• Ask, “how can we help each other today?” This is more effective than asking, “does anyone need anything?” or “does anyone have any questions?” Encourage people to offer help to each other, and praise people for speaking up and requesting support from others.
  • Close with safety. It is vital, especially at the end of the meeting to talk about safety in personal terms. Avoid mentioning rules and compliance — instead focus on the hazards team members will face and the effect an injury would have on them and their families.

Style

The way a meeting is conducted can overcome (or undermine) preparation and content. The best meetings engage people.

  • Ask good questions. When we ask ‘closed’ questions — ones require only ‘yes’ or ‘no’ — the team will usually give whichever answer will get the meeting over sooner. “Does anyone have anything to add?”… no. “Do you understand everything I just said?”… yes. ‘Open’ questions require people to say something, “When went well yesterday?”… “How is someone likely to be injured today?” When we get people talking, we require them to think… and increase their level of engagement and personal responsibility.
  • Let others do the talking. Even the most engaging speakers lose their audiences’ attention after a few minutes. Re-capture people’s attention by sharing speaking duties. If you lead the safety portion of the meeting, ask someone else to read the day’s announcements, and so on.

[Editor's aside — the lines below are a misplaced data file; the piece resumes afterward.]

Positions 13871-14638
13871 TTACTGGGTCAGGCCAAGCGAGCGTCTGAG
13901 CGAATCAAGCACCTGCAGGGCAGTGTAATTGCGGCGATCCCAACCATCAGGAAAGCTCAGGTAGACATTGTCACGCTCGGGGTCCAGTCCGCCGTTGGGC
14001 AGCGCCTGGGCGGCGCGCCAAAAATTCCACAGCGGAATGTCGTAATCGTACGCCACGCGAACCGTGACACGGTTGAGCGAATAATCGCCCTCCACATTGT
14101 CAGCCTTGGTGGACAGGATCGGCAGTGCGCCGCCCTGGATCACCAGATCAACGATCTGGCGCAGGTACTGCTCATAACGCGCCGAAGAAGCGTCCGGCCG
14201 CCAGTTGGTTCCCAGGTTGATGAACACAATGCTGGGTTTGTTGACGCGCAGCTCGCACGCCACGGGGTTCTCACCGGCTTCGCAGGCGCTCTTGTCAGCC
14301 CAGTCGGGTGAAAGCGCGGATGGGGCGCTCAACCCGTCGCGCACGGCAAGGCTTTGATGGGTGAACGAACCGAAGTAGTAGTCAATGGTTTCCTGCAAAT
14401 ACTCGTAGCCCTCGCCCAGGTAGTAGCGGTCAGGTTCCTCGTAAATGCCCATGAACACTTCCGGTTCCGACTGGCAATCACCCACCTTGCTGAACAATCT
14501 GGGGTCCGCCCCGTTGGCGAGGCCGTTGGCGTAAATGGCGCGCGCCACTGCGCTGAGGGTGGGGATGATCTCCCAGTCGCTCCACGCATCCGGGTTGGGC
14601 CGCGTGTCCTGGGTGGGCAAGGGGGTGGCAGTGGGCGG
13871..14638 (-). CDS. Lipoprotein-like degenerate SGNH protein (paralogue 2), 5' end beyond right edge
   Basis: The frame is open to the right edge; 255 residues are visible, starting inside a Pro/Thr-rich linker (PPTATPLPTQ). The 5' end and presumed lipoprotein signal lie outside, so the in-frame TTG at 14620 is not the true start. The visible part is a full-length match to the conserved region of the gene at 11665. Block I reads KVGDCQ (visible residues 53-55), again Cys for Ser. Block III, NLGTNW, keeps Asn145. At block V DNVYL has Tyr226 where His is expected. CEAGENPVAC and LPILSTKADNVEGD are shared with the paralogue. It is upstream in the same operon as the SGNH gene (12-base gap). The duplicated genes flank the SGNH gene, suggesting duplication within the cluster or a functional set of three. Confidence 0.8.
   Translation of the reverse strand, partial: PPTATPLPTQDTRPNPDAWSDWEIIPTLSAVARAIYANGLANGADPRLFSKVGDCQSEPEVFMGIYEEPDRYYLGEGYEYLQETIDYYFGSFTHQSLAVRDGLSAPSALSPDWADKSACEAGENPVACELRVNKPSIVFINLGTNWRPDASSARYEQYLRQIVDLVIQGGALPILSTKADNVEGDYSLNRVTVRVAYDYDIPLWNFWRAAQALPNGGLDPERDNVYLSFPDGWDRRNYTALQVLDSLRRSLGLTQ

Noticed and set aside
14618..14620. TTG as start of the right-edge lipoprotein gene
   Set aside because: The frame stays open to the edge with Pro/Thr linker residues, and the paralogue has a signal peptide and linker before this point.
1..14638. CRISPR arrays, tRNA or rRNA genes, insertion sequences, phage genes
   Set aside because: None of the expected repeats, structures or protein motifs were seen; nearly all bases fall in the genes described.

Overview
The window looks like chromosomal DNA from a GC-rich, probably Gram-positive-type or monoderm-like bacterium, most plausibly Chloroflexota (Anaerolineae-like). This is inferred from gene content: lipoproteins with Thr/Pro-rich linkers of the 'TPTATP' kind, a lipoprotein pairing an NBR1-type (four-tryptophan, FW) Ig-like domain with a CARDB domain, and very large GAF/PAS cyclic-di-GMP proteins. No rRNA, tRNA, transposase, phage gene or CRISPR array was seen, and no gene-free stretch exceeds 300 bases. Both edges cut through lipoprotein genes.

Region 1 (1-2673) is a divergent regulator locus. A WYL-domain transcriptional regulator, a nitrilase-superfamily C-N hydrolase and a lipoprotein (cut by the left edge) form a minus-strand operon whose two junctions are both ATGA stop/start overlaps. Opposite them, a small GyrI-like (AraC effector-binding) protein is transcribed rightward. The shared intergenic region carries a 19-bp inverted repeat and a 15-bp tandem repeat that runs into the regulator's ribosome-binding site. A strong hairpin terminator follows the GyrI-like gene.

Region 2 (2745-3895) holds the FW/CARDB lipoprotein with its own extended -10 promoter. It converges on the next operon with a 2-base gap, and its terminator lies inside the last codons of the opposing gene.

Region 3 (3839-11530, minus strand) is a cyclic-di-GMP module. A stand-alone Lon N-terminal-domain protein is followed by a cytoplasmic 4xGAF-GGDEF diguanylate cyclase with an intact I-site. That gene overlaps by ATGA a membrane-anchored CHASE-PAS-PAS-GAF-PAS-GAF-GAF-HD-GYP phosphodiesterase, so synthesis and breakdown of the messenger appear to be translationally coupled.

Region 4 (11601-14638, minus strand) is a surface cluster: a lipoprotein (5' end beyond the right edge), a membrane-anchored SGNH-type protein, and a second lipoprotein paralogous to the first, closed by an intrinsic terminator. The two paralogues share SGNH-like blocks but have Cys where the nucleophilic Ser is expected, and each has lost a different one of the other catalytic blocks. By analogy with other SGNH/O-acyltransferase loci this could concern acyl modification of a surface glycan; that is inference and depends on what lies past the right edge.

• Balanced feedback. It’s okay to say, “We didn’t do well yesterday… we must do better.” Hearing that message makes the praise, when it comes, more impactful. But if all your team hears from your is criticism, they will tune you out.
  • Laughter is good. We want our teams focused at the start of the shift, but sharing a joke or some good natured ribbing is a great way to build camaraderie and improve the morale. If humor isn’t your strong suit, ask someone else to help. Giving the ‘class clown’ the responsibility for getting the crew to share a laugh is a great way to channel their behavior in a more constructive direction.

Your daily meetings are ‘rituals’ — the things we talk about and how we talk communicates what matters to you and how we expect people to behave. If you want your teams to be engaged, energized and focused, start your day off right with a meeting that matters.

Interested in learning more? Ready to make your daily meetings matter? We’re ready to help.  

About the author: Andy Erickson is a principal and CTO at Humanus Solutions, a consulting firm specializing in people-centric leadership. He can be reached at aerickson@humanus-solutions.com

www.humanus-solutions.com 

Are your teams’ start-of-shift meetings working?

Do you attend your teams’ daily start-of-shift meetings?  Are you getting good value for the time and money your folks’ spend there each day?